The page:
Millions of older adults suffer from depression. A key barrier to patient engagement in application of effective treatments is the difficulty in quantifying depression severity and anticipating future time spent depressed. More refined models of depression risk would give patients better information about their future course, and allow more effective shared decision making. I propose a four-year, mentored research plan to develop and evaluate a "depression risk calculator". This tool will be useful for identifying patients at risk for depression, giving them more information about their depression trajectory, identifying other symptoms associated with depression, and enhancing shared decision making between patients and providers. In order to accomplish this end, I will take courses in longitudinal data analysis and qualitative methods, and gain experience in applying shared decision making in primary care. Using three large longitudinal databases of older adults (CHS, HRS, and IMPACT) I will develop algorithms for a depression risk calculator. I will seek input from five patients previously treated for depression about how information from the calculator would have the most benefit for them, and will tailor the outputs accordingly. I will then ascertain the effects of feedback from a depression risk calculator on patient-level outcomes, particularly patient engagement and use of treatments. I will provide feedback from the calculator to 20 patients, and compare their experiences with those of a control group of 20 patients, followed for one year. This research will generate hypotheses and produce preliminary results for larger studies of using risk models to improve treatment for geriatric depression.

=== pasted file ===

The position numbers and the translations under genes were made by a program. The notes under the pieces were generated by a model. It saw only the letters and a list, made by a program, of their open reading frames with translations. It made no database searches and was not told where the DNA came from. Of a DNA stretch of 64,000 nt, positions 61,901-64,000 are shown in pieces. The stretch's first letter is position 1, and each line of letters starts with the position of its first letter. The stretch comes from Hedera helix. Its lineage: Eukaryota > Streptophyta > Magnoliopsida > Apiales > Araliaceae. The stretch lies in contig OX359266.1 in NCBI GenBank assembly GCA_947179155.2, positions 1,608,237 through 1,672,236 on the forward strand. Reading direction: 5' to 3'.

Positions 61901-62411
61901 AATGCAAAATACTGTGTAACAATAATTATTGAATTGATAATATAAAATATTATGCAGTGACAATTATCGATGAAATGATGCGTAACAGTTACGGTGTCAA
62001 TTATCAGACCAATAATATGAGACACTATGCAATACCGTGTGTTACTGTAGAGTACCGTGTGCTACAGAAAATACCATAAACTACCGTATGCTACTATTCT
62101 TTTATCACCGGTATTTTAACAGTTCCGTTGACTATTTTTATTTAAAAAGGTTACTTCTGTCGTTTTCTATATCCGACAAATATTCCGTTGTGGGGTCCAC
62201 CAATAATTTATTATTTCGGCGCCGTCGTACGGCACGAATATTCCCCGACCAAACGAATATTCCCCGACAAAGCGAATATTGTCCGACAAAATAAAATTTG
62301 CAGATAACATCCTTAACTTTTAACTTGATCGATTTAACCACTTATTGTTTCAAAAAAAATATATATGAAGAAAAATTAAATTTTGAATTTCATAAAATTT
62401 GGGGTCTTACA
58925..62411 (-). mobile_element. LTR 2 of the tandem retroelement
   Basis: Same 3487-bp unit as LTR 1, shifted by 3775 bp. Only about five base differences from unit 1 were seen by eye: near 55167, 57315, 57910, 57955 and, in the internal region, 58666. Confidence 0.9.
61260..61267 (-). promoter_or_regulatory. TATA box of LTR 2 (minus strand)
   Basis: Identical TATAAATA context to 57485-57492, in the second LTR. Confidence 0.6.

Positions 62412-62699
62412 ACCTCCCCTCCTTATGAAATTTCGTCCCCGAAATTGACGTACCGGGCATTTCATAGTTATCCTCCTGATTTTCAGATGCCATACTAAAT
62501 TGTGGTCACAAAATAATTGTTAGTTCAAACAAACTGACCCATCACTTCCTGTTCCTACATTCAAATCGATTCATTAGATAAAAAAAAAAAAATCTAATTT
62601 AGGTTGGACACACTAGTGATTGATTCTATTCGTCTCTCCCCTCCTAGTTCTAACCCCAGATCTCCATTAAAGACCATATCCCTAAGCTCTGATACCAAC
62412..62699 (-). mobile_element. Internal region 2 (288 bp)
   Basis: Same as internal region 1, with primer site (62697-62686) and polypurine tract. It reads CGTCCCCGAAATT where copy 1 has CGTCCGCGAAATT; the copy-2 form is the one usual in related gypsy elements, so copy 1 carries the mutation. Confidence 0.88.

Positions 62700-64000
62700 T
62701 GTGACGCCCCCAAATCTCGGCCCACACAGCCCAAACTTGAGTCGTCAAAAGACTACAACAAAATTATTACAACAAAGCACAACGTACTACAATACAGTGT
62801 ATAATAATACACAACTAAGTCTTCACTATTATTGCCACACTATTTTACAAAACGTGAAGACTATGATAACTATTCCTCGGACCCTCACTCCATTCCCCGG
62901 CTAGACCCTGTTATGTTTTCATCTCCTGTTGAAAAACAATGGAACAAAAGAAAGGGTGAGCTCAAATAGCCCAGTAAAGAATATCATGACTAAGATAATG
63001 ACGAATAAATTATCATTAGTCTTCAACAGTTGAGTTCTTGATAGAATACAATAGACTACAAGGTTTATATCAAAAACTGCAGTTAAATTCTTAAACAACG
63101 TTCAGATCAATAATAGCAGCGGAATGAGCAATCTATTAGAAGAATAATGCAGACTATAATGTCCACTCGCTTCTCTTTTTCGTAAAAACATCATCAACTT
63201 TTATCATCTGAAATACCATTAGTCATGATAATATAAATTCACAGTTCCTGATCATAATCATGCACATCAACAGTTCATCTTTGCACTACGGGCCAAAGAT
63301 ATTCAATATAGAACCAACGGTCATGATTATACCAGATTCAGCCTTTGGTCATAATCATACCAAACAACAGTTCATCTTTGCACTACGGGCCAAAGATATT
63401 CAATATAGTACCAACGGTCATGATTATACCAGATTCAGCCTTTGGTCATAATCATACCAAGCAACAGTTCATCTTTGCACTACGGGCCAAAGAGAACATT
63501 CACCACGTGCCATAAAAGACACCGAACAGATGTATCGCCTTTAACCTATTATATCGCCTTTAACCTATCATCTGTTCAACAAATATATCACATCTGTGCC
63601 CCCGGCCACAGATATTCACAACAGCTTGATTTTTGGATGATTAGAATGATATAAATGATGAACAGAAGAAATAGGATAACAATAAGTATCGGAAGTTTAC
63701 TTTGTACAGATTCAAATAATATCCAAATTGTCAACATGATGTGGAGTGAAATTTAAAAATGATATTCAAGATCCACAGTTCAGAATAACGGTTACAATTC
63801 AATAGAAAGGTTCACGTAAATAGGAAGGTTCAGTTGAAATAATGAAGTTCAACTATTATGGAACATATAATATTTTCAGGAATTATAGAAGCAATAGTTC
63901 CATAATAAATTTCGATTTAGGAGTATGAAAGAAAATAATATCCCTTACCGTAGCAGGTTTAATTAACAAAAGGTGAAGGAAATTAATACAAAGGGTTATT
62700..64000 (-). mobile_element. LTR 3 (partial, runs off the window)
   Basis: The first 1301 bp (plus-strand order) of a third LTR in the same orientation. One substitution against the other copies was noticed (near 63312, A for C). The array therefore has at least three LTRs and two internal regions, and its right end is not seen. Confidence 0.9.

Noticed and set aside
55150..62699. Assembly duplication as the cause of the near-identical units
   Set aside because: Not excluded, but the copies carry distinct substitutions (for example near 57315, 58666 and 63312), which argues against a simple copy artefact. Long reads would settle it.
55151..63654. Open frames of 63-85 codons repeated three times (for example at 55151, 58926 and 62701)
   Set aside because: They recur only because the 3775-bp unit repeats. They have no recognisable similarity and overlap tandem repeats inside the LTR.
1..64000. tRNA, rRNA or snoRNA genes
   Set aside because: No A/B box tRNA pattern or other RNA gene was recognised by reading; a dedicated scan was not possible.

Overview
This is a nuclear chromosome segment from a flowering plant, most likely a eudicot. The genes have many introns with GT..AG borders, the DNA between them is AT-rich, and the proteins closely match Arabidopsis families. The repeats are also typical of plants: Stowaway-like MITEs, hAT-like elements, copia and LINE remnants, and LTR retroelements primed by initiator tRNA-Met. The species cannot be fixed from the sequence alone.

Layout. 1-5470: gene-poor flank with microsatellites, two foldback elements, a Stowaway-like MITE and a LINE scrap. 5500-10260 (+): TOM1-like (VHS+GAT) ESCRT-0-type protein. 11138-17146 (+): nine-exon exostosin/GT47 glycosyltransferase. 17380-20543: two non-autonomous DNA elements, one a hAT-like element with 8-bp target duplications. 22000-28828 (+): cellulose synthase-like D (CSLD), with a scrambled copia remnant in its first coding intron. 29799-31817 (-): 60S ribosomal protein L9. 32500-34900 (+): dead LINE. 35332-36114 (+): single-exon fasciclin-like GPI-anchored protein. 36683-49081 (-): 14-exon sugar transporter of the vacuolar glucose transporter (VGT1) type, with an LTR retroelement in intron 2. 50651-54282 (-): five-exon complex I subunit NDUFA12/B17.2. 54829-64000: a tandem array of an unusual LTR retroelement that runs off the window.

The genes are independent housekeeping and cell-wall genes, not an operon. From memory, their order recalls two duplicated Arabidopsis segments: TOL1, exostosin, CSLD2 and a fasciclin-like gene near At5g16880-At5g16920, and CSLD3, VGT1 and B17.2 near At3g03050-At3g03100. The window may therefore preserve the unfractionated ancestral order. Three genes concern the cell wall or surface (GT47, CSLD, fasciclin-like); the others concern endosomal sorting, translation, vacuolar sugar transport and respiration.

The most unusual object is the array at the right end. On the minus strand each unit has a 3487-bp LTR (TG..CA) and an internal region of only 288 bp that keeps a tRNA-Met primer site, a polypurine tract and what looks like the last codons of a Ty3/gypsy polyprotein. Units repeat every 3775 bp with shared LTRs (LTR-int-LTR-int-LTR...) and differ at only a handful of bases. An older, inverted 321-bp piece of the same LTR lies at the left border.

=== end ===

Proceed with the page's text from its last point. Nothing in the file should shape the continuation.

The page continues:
Millions of older adults suffer from depression, but it can be challenging for them and their providers to appreciate how severe their symptoms are, and how they will change over time. For other conditions, risk calculators can identify a patient's likelihood of developing and continuing in a disease, which can help patients and providers to decide on the most fitting treatments. For example, the Framingham risk calculator, which is freely available on-line, estimates an individual's risk of having a heart attack, and can assist patients and providers in making decisions. I plan, by using data from four large studies which surveyed older adults over long periods of time, to develop a depression risk calculator, which will (1) project the amount of time a patient is likely to spend depressed in the future, (2) identify the related factors that may be contributing to depression, and (3) estimate the effects of treatments on future course. I will assess how feedback from such a calculator would help older adults and their providers to improve knowledge, decisions, and use of treatments for depression.
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